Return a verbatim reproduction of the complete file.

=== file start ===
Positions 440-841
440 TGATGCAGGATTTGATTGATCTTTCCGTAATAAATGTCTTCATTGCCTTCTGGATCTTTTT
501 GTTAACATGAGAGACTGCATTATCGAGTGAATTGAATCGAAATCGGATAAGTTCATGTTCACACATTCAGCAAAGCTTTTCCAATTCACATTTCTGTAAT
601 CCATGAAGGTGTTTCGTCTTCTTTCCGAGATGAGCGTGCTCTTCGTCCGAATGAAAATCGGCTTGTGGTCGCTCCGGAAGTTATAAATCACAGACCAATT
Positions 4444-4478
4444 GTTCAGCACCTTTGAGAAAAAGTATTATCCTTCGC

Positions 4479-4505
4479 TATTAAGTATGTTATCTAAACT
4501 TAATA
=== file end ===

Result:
Positions 440-841
440 TGATGCAGGATTTGATTGATCTTTCCGTAATAAATGTCTTCATTGCCTTCTGGATCTTTTT
501 GTTAACATGAGAGACTGCATTATCGAGTGAATTGAATCGAAATCGGATAAGTTCATGTTCACACATTCAGCAAAGCTTTTCCAATTCACATTTCTGTAAT
601 CCATGAAGGTGTTTCGTCTTCTTTCCGAGATGAGCGTGCTCTTCGTCCGAATGAAAATCGGCTTGTGGTCGCTCCGGAAGTTATAAATCACAGACCAATT
Positions 4444-4478
4444 GTTCAGCACCTTTGAGAAAAAGTATTATCCTTCGC

Positions 4479-4505
4479 TATTAAGTATGTTATCTAAACT
4501 TAATA